The Altec Lansing inAir 5000 uses four drivers to, hopefully, send you hopping off to sonic nirvana. There are two neodymium drivers and two smaller Kevlar units. There’s no dedicated subwoofer, but there is a passive bass radiator, channelling low-end output to the device’s back. The lack of an active sub unit doesn’t worry us too much, as it caused plenty of bass bloat in the Octiv 650.
Naturally, we had a listen to the Altec Lansing inAir 5000 on the show floor at IFA for an early impression of its skills, but we’ll admit it’s no place to tell audiophile from audio fail. We will of course be back with our full impressions once we get a unit in to review.
Still, the inAir 5000 managed to cut through the hubbub of the show easily, blasting out a few tracks from the spokesperson’s test iPad 2 over Airplay flawlessly. Our main concern is that the high-end output won’t be able to match the insight and fidelity offered by the (non Airplay) Philips Fidelio DS9010 and Arcam rCube. Those are two high-performing stars of the scene, and it sounds like this speaker may go up against them directly on price.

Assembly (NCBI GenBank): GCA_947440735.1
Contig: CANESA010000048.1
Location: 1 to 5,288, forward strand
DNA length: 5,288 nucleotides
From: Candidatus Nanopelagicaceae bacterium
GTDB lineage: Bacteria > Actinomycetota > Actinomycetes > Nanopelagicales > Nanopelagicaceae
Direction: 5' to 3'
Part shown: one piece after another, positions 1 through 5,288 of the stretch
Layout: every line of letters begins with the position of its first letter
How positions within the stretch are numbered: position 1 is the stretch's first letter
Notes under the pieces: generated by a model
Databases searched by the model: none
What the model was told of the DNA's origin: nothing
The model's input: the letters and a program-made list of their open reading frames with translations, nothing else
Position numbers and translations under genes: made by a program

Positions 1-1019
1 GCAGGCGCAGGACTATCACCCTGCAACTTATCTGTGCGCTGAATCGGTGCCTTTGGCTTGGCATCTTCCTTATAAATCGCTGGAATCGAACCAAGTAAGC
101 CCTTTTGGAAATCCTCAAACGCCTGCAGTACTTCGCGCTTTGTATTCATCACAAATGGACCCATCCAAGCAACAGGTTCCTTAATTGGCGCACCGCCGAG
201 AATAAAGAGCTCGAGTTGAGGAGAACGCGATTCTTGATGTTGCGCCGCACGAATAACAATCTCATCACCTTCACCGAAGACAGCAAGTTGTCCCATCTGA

That said, while this concern is from our own ears’ observations, the audio cred of what’s under the speaker grill here is solid. The inAir 5000’s drivers are tri-amped, and the quality of materials sounds to be well above the paper cones of mid and low-end iPhone docks. Altec Lansing does need to up its game to compete, though. Stay tuned to see if it’s playing in the right league.